Treatment of Joint Property by MOHealthNet
MO HealthNet Vendor Qualification and Joint Ownership of Real Estate:
When property is owned by two or more persons, other than husband and wife, or by a divorced couple, it is most often called ‘tenancy in common’. Each person owns an equal share in the property unless otherwise specified in the deed or in the will, if the property was acquired by inheritance. This means that each of three persons sharing ‘tenancy in common’ in a piece of property owns one-third of the property. Each of the owners can sell or otherwise dispose of his share in the property without consent of the others, and his share at death will be inherited by his heirs. Such an arrangement is indicated in the deed or will by the words ‘tenancy in common’ or ‘share and share alike’ or statement that the property is held jointly or that the owners have ‘joint property’.
Occasionally, property owned by two or more persons (other than husband or wife) is held in ‘joint tenancy’, that is, the property cannot be inherited by the heirs of the one who dies first but remains the property of the survivor. As long as both or all joint owners are living, the equity of each owner is the same as for a ‘tenancy in common’. Refer to the policy governing Distribution of Estate of Deceased Person and Availability of Inheritance. Missouri Department of Social Services Income Maintenance Manual.
Joint Bank Accounts:
Consider the total amount on deposit in a joint bank account, of which the applicant or participant is one of the owners, as available unless there is verification the money placed in the account or a definite portion of it belongs to the other joint owner(s). If the applicant/participant is married and living with spouse, consider the total amount on deposit, whether owned individually or jointly with the spouse, as available to the applicant/participant.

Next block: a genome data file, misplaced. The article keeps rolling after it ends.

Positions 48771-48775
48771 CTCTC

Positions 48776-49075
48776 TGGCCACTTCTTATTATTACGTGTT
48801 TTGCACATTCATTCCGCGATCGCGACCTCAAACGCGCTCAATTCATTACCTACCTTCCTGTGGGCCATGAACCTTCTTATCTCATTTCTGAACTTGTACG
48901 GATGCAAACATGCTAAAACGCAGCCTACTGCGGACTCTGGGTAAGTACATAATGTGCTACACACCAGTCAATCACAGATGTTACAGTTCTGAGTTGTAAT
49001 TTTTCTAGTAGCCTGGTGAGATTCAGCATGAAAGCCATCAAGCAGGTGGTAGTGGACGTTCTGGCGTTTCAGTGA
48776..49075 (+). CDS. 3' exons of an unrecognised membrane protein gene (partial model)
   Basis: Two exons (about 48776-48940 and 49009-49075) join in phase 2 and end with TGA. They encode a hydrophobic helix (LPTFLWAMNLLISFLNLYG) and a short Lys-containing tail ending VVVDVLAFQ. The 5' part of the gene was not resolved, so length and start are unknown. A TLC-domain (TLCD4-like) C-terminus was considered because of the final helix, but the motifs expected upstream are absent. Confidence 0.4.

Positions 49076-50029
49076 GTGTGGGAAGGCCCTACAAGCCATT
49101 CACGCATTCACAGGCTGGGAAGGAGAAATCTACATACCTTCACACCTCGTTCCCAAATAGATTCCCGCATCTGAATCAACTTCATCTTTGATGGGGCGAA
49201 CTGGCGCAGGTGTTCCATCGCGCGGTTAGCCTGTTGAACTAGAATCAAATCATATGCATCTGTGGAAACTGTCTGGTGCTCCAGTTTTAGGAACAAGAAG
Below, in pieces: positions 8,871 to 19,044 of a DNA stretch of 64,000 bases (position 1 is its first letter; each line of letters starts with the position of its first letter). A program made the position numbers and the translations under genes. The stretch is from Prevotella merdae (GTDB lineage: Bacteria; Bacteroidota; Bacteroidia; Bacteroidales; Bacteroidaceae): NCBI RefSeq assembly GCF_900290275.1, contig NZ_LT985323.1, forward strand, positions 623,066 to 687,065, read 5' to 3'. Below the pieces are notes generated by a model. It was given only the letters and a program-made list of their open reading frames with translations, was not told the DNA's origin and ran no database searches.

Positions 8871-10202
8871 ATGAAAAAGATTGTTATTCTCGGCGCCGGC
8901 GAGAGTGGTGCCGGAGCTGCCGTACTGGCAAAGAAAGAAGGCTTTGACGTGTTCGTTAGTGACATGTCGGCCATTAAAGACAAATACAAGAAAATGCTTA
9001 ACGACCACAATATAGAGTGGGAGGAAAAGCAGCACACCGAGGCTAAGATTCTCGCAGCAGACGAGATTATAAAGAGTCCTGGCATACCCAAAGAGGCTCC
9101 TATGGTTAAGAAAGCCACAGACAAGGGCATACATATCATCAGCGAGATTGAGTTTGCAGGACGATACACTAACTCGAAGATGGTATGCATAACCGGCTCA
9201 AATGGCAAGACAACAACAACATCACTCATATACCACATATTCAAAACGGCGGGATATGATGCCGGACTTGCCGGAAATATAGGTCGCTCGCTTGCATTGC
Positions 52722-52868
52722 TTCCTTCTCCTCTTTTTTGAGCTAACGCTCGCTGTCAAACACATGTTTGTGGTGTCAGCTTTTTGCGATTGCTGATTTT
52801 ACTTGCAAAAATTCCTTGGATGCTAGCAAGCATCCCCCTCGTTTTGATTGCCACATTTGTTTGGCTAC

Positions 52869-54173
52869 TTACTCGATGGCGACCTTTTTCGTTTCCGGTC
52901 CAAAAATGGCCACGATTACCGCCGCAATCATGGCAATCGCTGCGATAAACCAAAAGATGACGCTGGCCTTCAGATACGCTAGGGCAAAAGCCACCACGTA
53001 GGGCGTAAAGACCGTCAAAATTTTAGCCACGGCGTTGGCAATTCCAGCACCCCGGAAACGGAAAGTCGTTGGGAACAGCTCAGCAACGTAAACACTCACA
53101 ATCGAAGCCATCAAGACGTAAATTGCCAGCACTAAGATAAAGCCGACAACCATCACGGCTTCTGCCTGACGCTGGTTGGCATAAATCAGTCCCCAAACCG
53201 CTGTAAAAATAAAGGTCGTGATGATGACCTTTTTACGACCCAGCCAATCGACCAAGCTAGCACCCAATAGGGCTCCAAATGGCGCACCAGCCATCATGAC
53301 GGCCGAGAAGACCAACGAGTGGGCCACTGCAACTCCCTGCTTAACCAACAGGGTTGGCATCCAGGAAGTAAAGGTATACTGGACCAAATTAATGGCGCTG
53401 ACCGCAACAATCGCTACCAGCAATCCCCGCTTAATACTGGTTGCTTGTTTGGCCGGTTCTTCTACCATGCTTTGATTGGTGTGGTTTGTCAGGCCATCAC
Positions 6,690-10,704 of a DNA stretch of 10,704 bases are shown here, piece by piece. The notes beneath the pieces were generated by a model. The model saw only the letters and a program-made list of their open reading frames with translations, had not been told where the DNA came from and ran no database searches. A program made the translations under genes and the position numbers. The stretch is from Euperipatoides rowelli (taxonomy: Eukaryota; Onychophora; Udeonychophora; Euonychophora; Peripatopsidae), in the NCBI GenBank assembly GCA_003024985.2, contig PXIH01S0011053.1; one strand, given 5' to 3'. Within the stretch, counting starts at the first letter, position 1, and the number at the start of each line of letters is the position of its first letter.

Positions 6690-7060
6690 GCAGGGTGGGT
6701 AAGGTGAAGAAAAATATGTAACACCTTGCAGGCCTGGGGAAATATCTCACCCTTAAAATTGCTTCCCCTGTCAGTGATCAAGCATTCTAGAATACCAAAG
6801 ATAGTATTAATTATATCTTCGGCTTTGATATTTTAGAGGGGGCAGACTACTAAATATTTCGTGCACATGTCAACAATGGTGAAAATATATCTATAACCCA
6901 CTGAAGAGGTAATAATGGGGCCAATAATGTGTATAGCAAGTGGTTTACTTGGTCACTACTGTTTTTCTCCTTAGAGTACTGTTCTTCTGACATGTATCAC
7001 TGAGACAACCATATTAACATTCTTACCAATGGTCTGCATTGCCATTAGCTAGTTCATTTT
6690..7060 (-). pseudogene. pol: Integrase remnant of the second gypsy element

When both or all of the owners of a joint bank account, who are not married to each other, are applying for or receiving assistance, each is considered as owning their proportionate share of the account.
Once it is verified a joint bank account exists of which the applicant/participant is one of the owners, the total amount on deposit is not considered as a resource if the applicant/participant states he or she has not deposited any portion of the money in the account and past circumstances and/or bank records indicate this is reasonable. Only the portion of the joint account determined to belong to the applicant/participant is counted as a resource.
Some factors to consider in accepting the applicant/participant’s statement are employment, health, or assistance history which indicates the applicant/participant had little or no opportunity to acquire such assets. Missouri Department of Social Services Income Maintenance Manual.